3 reasons to grow your small business using the franchise model

The small business segment in the UK is growing at an exponential rate. According to the Department for Business, Energy and Industrial Strategy (BEIS UK), there were around 3.5 million private sector businesses in the year 2000, which has increased to 5.7 million in 2018. This number is expected to rise further this year, which, thanks to increased competition, will make it difficult for new companies to grow as easily as they have done in the past.

If you’re a growth-focused entrepreneur who wants to commit to expanding your business without worrying about the rising competition, you need to look beyond general management tactics.

So how does franchising come into play here? A franchise can help ensure that your venture’s growth rate doesn’t slow down in the coming months. In this post, we show you exactly how, along with why you should consider it as a way to grow your business.  

1. No Need to Block Your Funds

Most young entrepreneurs find it incredibly challenging to expand their businesses after a certain point due to a lack of funds. Since expansion often requires a new office, recruiting new employees and additional advertising, they don’t always find themselves in a position to take that extra step, which results in their business not being able to grow to its full potential. With franchising, this problem can be fixed immediately.

If you have a promising business, you can switch to the franchising model and save yourself from the unnecessary financial burden of growing your business in other ways. This will help you grow your business nationally and internationally without blocking funds.

Let’s take a look at a travel business to see how the franchising model works. If you run a travel consultancy that plans unique trips for your clients and helps them create amazing memories with their loved ones, for example, you might want to tap into new client bases in other parts of the country. However, this would require you to first create a substantial presence there. Establishing a travel franchise in the UK would allow you to shortlist deserving partners and appoint them to run company franchises in their areas.

Franchisees must pay a franchise fee— this is their investment to open a store and hire staff, and gives them the right to use your brand name and marketing materials to grow their business. While you must provide a certain level of support in exchange for this fee — some businesses offer training and support getting bank loans or finding suitable premises — this is a promising method of raising extra capital you can invest back into your business to grow it further.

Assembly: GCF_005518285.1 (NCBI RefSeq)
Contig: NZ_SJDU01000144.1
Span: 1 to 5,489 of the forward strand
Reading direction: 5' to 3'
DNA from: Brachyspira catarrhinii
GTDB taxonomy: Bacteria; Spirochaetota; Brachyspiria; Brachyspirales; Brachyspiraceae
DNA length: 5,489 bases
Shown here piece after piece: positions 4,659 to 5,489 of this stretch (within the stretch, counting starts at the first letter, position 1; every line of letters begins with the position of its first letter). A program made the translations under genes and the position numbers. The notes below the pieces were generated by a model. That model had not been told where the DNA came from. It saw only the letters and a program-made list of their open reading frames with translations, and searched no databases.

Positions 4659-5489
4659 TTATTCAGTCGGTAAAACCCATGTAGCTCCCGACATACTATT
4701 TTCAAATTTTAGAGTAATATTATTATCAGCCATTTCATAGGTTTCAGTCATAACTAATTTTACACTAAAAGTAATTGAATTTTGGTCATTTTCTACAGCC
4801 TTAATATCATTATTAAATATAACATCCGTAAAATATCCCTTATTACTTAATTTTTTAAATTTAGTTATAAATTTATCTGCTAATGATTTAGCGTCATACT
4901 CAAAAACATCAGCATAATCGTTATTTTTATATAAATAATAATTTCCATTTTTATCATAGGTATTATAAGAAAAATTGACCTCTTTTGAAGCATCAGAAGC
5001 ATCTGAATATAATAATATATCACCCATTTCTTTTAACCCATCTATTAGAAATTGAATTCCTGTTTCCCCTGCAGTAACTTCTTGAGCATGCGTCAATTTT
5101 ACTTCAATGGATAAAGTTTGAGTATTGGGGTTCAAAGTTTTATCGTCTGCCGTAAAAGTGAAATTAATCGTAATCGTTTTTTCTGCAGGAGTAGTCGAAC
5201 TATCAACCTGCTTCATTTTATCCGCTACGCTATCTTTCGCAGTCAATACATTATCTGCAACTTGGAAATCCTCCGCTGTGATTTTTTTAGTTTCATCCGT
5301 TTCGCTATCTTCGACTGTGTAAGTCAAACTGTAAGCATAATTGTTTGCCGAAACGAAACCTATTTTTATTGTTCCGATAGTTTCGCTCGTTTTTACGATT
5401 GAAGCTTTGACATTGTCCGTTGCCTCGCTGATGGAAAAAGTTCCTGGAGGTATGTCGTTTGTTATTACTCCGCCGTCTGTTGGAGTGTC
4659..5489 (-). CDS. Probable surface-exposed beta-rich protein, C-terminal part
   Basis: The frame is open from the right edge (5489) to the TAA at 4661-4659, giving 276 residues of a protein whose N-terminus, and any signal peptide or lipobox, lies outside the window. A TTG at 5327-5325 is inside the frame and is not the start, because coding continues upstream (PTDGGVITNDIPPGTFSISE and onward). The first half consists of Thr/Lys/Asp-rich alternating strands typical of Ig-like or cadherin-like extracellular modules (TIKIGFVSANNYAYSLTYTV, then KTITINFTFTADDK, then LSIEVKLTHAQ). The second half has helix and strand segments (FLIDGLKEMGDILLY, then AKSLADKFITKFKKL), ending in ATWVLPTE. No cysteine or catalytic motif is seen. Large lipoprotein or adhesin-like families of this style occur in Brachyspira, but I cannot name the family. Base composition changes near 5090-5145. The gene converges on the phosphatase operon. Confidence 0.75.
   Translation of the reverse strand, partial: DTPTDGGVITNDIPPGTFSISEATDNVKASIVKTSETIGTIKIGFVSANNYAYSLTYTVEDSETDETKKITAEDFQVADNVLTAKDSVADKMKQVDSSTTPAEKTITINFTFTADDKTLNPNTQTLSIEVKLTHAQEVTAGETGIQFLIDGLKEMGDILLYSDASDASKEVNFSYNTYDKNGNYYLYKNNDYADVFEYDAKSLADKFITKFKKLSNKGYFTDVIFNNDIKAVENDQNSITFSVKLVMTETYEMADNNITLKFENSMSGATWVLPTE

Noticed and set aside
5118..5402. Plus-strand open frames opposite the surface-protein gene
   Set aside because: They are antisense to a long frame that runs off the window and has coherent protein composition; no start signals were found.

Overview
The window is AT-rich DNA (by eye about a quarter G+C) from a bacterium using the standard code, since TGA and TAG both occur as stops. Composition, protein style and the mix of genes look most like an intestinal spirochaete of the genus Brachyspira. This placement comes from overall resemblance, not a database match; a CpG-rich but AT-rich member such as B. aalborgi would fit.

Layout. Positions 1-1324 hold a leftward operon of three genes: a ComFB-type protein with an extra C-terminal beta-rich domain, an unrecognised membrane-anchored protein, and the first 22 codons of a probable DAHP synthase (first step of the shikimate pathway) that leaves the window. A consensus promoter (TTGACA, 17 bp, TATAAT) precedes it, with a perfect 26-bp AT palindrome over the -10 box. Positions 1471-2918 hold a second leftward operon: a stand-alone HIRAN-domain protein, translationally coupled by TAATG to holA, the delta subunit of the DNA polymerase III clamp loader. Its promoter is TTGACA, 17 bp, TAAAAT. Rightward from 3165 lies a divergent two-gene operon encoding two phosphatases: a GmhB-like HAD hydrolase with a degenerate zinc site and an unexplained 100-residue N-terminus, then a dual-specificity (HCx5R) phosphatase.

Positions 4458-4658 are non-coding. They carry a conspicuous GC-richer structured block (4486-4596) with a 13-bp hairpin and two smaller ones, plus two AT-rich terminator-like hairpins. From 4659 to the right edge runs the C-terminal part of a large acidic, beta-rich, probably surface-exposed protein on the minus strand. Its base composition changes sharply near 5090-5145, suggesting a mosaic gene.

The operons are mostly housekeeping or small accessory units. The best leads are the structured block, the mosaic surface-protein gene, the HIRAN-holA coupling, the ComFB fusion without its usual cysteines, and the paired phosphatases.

2. Benefit from a Self-Motivated Management Team

One of the most significant problems today’s entrepreneurs face is hiring employees who are hardworking and as passionate about the business as they are. You might manage to retain employees who seem engaged and driven now, but you may struggle to encourage them to continue to work at their best — especially if they don’t feel valued within your organisation. This results in a productivity slump, which not only affects the bottom line of your business but also leaves you frustrated and overworked.

On the other hand, if a franchisee has given their life savings into setting up a franchise of your business, they will possess self-motivation to see it succeed. Very few people will invest such a huge chunk of money — franchise fees vary, ranging from four to six figures — and let their business fail. Having motivated franchisees dedicated to their — and by extension, your — success can help take your business to a new level.

3. Limited Risk

When you opt for the franchise model, you share your financial, operational and managerial risk with your franchisees. Whatever happens at a particular unit is the sole responsibility of the franchisee. This can help you negate risk and focus on other growth opportunities with a composed mindset. Of course, a healthy franchise model is one that provides its franchisees with the support they need to make the business a success. Do this and you’ll only serve to attract new investors to your business, allowing you to benefit from consistent growth in the long term.

Author Bio: James Fell is the Online Business Editor at Aceville Publications, overseeing digital projects for What Franchise and Global Franchise. He’s passionate about writing about business and the future of franchising